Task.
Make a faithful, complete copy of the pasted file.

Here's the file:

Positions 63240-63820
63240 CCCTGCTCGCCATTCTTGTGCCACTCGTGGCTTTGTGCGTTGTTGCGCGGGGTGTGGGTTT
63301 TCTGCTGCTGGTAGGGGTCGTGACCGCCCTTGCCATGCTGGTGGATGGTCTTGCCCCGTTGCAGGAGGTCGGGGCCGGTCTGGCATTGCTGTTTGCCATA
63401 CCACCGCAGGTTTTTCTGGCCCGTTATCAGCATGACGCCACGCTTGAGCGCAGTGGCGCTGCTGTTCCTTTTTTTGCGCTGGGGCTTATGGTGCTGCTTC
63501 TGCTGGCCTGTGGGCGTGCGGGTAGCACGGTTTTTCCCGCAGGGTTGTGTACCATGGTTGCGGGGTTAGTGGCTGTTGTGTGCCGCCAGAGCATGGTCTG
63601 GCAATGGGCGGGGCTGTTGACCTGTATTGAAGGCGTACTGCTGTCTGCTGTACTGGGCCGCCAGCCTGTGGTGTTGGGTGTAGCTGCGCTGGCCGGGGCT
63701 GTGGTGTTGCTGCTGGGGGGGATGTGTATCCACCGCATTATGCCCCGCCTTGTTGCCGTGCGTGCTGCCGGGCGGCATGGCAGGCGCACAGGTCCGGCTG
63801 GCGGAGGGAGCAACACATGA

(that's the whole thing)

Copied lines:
Positions 63240-63820
63240 CCCTGCTCGCCATTCTTGTGCCACTCGTGGCTTTGTGCGTTGTTGCGCGGGGTGTGGGTTT
63301 TCTGCTGCTGGTAGGGGTCGTGACCGCCCTTGCCATGCTGGTGGATGGTCTTGCCCCGTTGCAGGAGGTCGGGGCCGGTCTGGCATTGCTGTTTGCCATA
63401 CCACCGCAGGTTTTTCTGGCCCGTTATCAGCATGACGCCACGCTTGAGCGCAGTGGCGCTGCTGTTCCTTTTTTTGCGCTGGGGCTTATGGTGCTGCTTC
63501 TGCTGGCCTGTGGGCGTGCGGGTAGCACGGTTTTTCCCGCAGGGTTGTGTACCATGGTTGCGGGGTTAGTGGCTGTTGTGTGCCGCCAGAGCATGGTCTG
63601 GCAATGGGCGGGGCTGTTGACCTGTATTGAAGGCGTACTGCTGTCTGCTGTACTGGGCCGCCAGCCTGTGGTGTTGGGTGTAGCTGCGCTGGCCGGGGCT
63701 GTGGTGTTGCTGCTGGGGGGGATGTGTATCCACCGCATTATGCCCCGCCTTGTTGCCGTGCGTGCTGCCGGGCGGCATGGCAGGCGCACAGGTCCGGCTG
63801 GCGGAGGGAGCAACACATGA